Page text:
I received my undergraduate degree from the Università Cattolica del Sacro Cuore in Milan, writing an iconographical study of the Mannerist Sacro Bosco of Bomarzo. I was then awarded a master’s degree in Eighteenth Century Studies from the University of Sheffield with a prize-winning dissertation on political women’s dress in Revolutionary Paris. Between 2016 and 2020, I completed a PhD in History at the University of Cambridge (St John’s College), where my project on female equestrian culture in seventeenth-century France was funded by the AHRC and the Cambridge Trust. I since held fellowships with the Fondazione Giorgio Cini in Venice, the Society for Renaissance Studies, the Warburg Institute, the Harvard Center for Italian Renaissance Studies and the Herzog August Bibliothek. In 2021, I collaborated with the Refashioning the Renaissance ERC-funded project at Aalto University.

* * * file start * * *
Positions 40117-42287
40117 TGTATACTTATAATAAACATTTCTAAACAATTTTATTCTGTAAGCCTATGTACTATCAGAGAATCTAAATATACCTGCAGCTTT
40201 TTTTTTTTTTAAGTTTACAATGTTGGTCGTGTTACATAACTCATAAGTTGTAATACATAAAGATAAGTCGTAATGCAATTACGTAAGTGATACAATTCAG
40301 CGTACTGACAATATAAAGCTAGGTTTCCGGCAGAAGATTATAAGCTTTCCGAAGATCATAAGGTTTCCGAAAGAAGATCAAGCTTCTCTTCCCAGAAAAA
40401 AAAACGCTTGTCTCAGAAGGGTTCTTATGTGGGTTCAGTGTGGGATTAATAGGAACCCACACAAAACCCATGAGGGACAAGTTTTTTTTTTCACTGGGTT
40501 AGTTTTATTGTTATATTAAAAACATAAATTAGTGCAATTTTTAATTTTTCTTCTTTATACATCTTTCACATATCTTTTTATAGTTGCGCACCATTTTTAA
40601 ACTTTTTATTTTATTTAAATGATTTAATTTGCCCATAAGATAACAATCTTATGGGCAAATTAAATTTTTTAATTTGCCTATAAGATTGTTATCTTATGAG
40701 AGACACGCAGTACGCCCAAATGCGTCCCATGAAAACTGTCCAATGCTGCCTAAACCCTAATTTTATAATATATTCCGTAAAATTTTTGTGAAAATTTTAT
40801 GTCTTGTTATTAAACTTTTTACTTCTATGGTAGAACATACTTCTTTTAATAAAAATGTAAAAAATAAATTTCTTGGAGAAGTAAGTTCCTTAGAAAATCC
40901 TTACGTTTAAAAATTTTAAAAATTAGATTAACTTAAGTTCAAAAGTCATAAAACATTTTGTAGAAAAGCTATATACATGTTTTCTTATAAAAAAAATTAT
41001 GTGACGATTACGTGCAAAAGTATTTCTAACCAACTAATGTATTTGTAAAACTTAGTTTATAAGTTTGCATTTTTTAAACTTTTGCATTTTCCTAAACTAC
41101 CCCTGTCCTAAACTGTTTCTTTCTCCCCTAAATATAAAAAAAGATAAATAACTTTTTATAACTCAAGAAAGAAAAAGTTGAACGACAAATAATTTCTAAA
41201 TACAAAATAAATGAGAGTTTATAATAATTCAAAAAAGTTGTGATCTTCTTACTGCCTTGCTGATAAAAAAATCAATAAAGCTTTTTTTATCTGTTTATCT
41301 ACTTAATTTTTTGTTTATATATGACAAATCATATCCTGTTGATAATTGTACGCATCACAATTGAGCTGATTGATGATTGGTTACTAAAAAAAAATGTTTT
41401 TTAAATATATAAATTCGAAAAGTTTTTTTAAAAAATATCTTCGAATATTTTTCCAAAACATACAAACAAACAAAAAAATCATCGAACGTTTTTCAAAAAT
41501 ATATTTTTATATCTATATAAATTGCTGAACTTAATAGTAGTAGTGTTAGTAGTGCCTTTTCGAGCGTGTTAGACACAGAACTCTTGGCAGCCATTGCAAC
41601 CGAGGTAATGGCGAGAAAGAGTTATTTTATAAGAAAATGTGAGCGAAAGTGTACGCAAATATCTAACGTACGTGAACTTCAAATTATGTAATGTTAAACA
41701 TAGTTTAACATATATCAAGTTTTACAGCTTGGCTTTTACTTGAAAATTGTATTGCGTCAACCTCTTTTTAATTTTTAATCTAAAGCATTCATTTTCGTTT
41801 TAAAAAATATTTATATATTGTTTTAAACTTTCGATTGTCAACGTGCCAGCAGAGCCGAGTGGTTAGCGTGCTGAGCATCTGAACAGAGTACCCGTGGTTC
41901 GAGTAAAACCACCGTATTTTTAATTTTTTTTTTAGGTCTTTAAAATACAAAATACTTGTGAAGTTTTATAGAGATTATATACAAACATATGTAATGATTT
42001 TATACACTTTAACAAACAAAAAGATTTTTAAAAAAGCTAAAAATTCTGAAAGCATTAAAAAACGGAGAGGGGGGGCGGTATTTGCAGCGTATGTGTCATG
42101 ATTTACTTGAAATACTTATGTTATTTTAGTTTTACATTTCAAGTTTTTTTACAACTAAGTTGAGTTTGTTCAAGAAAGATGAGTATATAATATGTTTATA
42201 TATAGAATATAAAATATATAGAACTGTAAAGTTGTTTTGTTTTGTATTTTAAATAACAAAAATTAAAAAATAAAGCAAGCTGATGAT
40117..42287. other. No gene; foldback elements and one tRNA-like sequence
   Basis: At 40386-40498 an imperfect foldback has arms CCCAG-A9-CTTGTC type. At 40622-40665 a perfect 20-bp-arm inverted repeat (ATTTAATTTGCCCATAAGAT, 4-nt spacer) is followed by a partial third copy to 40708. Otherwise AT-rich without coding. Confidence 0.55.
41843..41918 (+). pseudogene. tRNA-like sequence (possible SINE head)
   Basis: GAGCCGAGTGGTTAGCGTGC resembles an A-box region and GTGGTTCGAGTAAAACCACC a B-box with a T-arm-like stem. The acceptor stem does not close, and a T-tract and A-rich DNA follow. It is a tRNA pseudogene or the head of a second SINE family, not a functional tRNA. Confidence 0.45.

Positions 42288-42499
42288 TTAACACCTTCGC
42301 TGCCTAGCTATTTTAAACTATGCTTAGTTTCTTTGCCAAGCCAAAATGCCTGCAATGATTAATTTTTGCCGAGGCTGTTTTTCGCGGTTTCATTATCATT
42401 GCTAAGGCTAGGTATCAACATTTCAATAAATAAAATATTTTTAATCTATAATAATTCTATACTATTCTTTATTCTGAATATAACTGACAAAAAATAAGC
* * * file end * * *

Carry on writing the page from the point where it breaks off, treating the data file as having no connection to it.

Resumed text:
At Cambridge, I taught various History papers including ‘European History, 1450–1760’, ‘Material Culture in the Early Modern World’ and ‘Historical Argument and Practice’. In March 2022, I was a guest lecturer for the ‘Women in Western Culture’ paper at Florida State University International Programs.
My research interests encompass various aspects of early modern European cultural history, with a special focus on the French Grand Siècle. I am particularly intrigued by the role of health-related practices, such as physical exercise, in shaping early modern gender and national identities. I am also interested in the study of early modern dress and fashion as embodied practice.
I am currently writing my first monograph discussing the emergence of the Amazon as a fashionable model of athletic femininity in seventeenth-century France.
Other past research projects investigated women’s regattas in early modern Venice, the medical underpinnings of national characters and hunting as a form of affective exercise.
My new project Strong Women explores the embodied side of the French querelle des femmes, examining gendered notions of bodily strength and physical exercise in early modern medicine, pedagogy and art.